Let us also note the described mechanism's relation to the concept of evolution of evolvability from the field of bioinformatics. The simplest case of evolution of evolvability can be observed by switching the evolutionary target (the optimal phenotype) back and forth between two options every so many generations. Under these conditions, direct fitness of an individual depends on its phenotype alone, but the fitness of its descendents will additionally depend on how readily the individual's genotype can evolve to a genotype that expresses as the noncurrent target phenotype. Hence lineages that can flick back and forth between the two targets most “efficiently” (e.g., requiring only a small number of common mutations) have an evolutionary advantage. Thus a lineage-level evolution process comes to optimize the genotype's evolvability with respect to the environmental dynamic, such that the “regular” evolution process accelerates over time, taking less and less time to move the population from one target to the other. This two-target scenario is explored by Crombach and Hogeweg  using gene regulatory networks. The resulting genotypes’ propensity to mutate back and forth between the targets with minimal “mutational effort” is a lineage level adaptation to the environment's target switching dynamic and might in a broad sense be said to correspond to it. Kashtan and Alon  evolve neural networks and electronic circuits in a more complex task-switching scenario and find modularization and motif formation in the evolved architectures. The mechanism explored in the present paper is essentially the same mechanism, except occurring between a different pair of adaptation processes (evolution and learning instead of lineage evolution and evolution). Depending on the adaptation processes involved, the mechanism may pertain to different ranges of biological phenomena, with cases where learning is involved being particularly pertinent to advanced cognition.
In the field of AI, there is a tendency to view learning and evolution as interchangeable: adaptation is adaptation, be it via advantageous mutations being picked out from the detrimental ones by natural selection or via advantageous behaviours being picked out the from detrimental ones by reinforcement. Evolutionary algorithms are often even classed as a type of learning algorithms. The results presented here suggest that this tendency is detrimental and should be selected against. To understand the evolution of cognition, we should pay close attention to the interactions between learning and evolution, and this requires that we clearly distinguish the various levels of adaptation at work. For a given type of interaction to occur, the nature of the adaptation processes involved may well be immaterial, but even so the same interaction will never occur between a single adaptation process. Furthermore, as stated above, the same type of interaction occurring between different pairs of adaptation processes will pertain to different natural phenomena, making the distinctions between these processes quite important. Let us shortly add another candidate instance of the interaction type we have focused on here.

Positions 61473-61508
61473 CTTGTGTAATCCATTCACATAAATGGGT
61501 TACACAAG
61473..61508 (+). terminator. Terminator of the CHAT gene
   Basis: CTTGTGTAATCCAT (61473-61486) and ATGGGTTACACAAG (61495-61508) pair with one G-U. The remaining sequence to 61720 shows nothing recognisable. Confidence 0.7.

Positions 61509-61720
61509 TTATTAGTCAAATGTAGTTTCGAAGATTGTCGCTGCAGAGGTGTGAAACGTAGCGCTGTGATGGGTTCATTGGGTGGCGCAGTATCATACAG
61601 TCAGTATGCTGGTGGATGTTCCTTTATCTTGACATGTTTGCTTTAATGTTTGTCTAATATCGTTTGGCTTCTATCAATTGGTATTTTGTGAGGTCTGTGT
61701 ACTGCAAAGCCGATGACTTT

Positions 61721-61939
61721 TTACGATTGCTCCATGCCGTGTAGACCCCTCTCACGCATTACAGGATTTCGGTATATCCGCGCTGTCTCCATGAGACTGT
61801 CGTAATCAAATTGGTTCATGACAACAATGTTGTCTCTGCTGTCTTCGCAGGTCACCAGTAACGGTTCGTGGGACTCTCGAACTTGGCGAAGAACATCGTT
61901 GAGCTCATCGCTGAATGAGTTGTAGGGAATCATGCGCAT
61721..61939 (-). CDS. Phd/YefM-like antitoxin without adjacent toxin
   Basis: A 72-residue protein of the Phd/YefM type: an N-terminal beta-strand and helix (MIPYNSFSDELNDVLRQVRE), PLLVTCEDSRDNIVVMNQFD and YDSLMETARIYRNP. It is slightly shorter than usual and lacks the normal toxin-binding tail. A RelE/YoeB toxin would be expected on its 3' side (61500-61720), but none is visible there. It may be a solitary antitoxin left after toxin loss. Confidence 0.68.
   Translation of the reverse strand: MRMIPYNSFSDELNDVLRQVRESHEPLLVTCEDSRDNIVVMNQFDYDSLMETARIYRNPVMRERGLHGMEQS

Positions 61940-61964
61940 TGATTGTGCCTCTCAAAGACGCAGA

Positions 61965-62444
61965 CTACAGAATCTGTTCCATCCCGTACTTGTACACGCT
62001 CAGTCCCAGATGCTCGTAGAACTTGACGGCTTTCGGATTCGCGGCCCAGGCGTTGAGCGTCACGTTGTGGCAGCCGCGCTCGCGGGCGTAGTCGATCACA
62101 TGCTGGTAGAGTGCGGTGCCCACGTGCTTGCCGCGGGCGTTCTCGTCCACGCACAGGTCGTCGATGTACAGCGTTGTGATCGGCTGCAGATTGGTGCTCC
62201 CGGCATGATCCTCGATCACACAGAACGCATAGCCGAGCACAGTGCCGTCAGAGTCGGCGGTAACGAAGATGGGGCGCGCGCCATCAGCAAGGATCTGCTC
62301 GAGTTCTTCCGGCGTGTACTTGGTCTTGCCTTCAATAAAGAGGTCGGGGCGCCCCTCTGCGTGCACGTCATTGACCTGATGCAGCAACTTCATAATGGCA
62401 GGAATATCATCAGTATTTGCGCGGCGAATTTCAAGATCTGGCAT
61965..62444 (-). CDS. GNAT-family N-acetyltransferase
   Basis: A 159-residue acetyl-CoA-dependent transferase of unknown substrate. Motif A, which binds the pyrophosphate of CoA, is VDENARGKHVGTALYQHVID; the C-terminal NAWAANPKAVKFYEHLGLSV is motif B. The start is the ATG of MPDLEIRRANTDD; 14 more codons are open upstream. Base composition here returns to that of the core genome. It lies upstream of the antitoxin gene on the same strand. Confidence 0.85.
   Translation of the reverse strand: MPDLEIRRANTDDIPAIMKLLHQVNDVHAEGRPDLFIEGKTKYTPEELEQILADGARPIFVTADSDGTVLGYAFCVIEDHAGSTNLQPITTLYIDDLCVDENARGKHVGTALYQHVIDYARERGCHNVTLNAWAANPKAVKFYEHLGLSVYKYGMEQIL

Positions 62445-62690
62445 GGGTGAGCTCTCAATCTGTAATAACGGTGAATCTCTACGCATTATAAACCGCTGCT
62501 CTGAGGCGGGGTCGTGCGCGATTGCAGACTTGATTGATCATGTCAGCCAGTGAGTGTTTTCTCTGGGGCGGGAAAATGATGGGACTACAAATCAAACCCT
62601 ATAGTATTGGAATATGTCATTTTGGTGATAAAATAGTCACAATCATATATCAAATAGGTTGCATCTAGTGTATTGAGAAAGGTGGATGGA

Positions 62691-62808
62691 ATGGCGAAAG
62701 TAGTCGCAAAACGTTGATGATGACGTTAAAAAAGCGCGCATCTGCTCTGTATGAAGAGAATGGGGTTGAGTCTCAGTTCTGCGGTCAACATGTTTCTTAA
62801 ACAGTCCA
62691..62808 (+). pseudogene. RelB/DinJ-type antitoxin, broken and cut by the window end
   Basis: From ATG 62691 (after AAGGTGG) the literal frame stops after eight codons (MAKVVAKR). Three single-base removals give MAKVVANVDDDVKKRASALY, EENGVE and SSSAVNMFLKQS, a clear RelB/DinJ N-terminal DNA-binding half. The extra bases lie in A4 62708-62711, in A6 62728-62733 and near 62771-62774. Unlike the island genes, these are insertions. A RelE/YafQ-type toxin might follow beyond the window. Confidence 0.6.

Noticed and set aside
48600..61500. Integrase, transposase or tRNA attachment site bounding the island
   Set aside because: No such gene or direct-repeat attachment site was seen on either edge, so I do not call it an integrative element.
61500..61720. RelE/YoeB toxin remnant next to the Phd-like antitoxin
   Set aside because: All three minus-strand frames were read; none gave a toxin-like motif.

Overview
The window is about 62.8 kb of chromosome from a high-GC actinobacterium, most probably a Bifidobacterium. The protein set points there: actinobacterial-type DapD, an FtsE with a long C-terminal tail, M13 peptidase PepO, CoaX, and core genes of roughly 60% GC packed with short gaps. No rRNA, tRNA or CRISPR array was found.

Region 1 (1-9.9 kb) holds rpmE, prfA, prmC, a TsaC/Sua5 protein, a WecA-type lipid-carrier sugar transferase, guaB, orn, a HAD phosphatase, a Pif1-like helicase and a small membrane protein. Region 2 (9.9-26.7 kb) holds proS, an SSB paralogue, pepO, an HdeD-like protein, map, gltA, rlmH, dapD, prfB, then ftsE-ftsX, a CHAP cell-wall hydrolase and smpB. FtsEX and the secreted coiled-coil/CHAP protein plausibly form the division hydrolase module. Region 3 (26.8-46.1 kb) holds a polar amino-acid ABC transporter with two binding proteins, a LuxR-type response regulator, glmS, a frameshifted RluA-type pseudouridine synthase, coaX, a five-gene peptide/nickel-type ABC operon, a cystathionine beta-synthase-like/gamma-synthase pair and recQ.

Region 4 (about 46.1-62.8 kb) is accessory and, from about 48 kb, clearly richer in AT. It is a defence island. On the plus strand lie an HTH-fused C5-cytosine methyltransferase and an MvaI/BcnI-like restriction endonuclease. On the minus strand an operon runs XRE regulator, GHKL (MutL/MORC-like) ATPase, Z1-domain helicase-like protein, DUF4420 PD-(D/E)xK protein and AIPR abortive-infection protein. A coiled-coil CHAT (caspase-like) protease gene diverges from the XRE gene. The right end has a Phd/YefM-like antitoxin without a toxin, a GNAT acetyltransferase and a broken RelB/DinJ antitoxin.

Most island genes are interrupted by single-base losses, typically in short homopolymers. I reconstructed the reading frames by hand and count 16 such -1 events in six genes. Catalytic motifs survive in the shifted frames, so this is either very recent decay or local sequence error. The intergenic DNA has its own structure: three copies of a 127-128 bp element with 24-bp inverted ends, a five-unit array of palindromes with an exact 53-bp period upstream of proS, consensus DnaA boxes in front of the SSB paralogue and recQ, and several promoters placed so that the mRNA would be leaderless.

In this paper we discussed innate correspondence, emerging over the course of the evolution. Advanced cognition makes use of correspondence at a different level as well as hinted at in the introduction: mental representation can be thought of as a form of correspondence that individuals dynamically acquire as they interact with an environment, that is, correspondence acquired via learning instead of evolution. When the adaptation processes involved are evolution and learning, the interaction discussed here does not cover such correspondence. However, the mechanism may be able to account for acquired correspondence if we shift our focus to yet another pair of adaptation processes: learning and second-order learning. We report on our attempts at such extension elsewhere [26, 27].
In this paper we discussed a novel theory on the effect of selection for learning on the structure of cognition. We hypothesized that the evolution of learning causes assimilation of environmental structure into neurocognitive structure. Using a simple form of neuromodulation, we built a model in which a form of reinforcement-free learning is made to evolve in neural networks. We found evidence for the hypothesized effect in our evolved networks and considered this evidence in the context of the environmental complexity thesis. We believe that a position in between Spencer's and Godfrey-Smith's is tenable, and that this position provides a useful angle for the computational study of the evolution of neurocognitive organization. We also discussed how the interaction effect demonstrated here can be viewed as an instance of a general pattern of interaction between adaptation processes.
The first author thanks Gerard Vreeswijk, Thomas Müller, and Janneke van Lith for many helpful comments.
- H. Spencer, The Principles of Psychology, Appleton, New York, NY, USA, 3rd edition, 1885.
- R. A. Brooks, “Intelligence without representation,” Artificial Intelligence, vol. 47, no. 1–3, pp. 139–159, 1991.